Diamonds and coal dust: Slaughter at Nuseirat

Civil defense teams try to extinguish the fire that broke out after Israeli attacks on Nuseirat camp in Deir al Balah, Gaza on June 08, 2024

Dr Binoy Kampmark writes in Middle East Eye June 13, 2024

The ashes had barely settled on the Rafah tent camp incinerated by an Israeli air strike before the next, gorged massacre presented itself for posterity’s gloomy archive. It was intended as a golden operation and had been months in the making. The rescue of four Israeli hostages, the killing of three others (bound to happen, say the experts) and the massacre of at least 274 Palestinians at the Nuseirat refugee camp were the end result.

The logistics that led to the bloodbath had been rehearsed with detail verging on the manic. Many a vengeful mind was at play. Two buildings were constructed for training purposes. Participants involved the special counter-terrorism unit Yamam, Israel’s internal security agency Shin Bet and members of the Israel Defence Forces (as well as, it has been said, US Rangers). A high casualty rate would have already been contemplated given the remarks of IDF spokesman Rear Admiral Daniel Hagari. “We understood that in those apartments with those guards, daytime will be the ultimate surprise.”

The lies barely had time to fledge. First, the numbers killed. Hagari could only count “dozens”, and “knew of less than 100”. He conceded to not knowing how many of such a reduced number were civilians. Israel’s Foreign Minister, Israel Katz, was happy to soften the carnage in attacking his country’s detractors. “Only Israel’s enemies complained about the casualties of Hamas terrorists and their accomplices,” he claimed, with vicious arrogance.

READ: Germany calls UN war crimes accusations against Israel ‘serious’

Then came the praise: manifold, effusive. Defence Minister Yoav Gallant cooed with satisfaction, calling the effort “one of the most extraordinary operations.” Prime Minister Benjamin Netanyahu merely offered the following morsel: “Israel does not surrender to terrorism.”

Furthermore, no civilian trucks, claimed the IDF, were used in the operation. Yet undercover vehicles were apparently deployed, one very much resembling those used by Israel to traffic commercial goods into Gaza; another being a white Mercedes truck packed and stacked with furniture and miscellaneous belongings typical of the dislocated and dispossessed. Disgorged from the latter, noted Palestinian eye-witnesses, were men in plainclothes and some ten heavily armed soldiers ready for mischief.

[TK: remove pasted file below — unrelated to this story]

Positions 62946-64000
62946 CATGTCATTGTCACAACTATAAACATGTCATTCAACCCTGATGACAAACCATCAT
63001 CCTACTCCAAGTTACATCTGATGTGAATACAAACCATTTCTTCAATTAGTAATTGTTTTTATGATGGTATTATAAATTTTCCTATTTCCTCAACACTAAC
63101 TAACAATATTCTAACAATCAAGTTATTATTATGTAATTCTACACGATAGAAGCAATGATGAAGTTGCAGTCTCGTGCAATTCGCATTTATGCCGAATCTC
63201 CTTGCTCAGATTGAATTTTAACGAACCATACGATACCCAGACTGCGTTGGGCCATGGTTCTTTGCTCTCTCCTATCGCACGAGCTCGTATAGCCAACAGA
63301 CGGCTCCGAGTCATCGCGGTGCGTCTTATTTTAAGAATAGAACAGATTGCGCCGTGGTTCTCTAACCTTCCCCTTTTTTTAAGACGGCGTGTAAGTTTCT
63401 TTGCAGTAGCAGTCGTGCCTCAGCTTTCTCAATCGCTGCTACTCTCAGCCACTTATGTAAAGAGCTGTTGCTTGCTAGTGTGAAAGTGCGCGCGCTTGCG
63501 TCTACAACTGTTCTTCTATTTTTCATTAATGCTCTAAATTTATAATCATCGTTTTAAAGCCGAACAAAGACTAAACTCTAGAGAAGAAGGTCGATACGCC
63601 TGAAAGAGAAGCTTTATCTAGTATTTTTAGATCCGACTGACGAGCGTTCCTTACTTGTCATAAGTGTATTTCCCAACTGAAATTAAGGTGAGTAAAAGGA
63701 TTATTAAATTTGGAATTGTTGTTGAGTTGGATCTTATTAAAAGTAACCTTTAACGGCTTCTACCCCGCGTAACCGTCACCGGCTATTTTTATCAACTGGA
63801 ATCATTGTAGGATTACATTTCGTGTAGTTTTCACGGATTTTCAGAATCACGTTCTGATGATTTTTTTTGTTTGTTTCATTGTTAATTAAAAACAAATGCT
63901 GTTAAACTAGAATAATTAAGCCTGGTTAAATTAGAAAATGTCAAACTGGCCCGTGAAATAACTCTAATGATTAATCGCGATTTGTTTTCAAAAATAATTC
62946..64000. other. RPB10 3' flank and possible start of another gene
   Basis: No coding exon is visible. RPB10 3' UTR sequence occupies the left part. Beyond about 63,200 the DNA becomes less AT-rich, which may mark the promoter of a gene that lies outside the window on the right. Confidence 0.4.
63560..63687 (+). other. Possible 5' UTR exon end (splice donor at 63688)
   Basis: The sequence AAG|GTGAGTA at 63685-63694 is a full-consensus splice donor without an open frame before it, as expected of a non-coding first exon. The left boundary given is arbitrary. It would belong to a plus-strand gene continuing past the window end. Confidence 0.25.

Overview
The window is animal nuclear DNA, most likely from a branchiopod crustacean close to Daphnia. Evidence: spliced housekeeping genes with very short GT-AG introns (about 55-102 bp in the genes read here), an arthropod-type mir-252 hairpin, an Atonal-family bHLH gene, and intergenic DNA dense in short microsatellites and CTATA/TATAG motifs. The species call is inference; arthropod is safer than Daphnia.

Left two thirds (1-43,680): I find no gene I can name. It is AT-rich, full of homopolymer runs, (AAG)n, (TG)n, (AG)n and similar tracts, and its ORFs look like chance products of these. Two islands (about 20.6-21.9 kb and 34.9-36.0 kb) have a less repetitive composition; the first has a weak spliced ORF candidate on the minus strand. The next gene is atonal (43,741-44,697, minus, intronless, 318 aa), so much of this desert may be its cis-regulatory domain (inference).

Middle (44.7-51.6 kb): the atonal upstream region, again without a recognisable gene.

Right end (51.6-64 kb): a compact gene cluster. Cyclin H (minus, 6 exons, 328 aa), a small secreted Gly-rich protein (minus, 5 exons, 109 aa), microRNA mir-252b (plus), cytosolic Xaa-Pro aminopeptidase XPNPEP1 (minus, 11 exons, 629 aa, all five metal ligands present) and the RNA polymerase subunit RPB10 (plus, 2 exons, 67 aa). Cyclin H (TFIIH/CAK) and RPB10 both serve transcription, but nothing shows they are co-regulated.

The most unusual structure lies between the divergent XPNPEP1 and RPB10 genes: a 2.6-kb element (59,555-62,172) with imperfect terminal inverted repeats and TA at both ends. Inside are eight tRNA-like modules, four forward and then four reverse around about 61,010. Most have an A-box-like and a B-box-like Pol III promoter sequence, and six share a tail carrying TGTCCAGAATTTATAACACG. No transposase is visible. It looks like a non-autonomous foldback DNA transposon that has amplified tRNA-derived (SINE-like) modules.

The commencement of firing signalled the start of the butchery.

The UN Special Rapporteur for the Occupied Palestinian Territories, Francesca Albanese, stated with exasperation that the IDF had “perfidiously” hidden “in an aid truck”. This constituted “‘humanitarian camouflage’ at another level.” While expressing relief at the rescue of four hostages, the enterprise “should not have come at the expense of at least 200 Palestinians, including children, killed and over 400 injured by Israel and allegedly foreign soldiers.”

In time, it became clear that the mission, venerated for its secrecy and praised for its planning, had not caught the Hamas guards responsible for three male hostages by surprise. They duly engaged the Yamam operatives. “Immediately, it became a war zone,” reservist brigadier general Amir Avivi told the Washington Post. The Israeli air force commenced indulgent cover fire. Death reigned at Nuseirat for some 75 minutes, concealed by the now standard refrain by the IDF: “Aircraft struck dozens of military targets for the success of the operation.”

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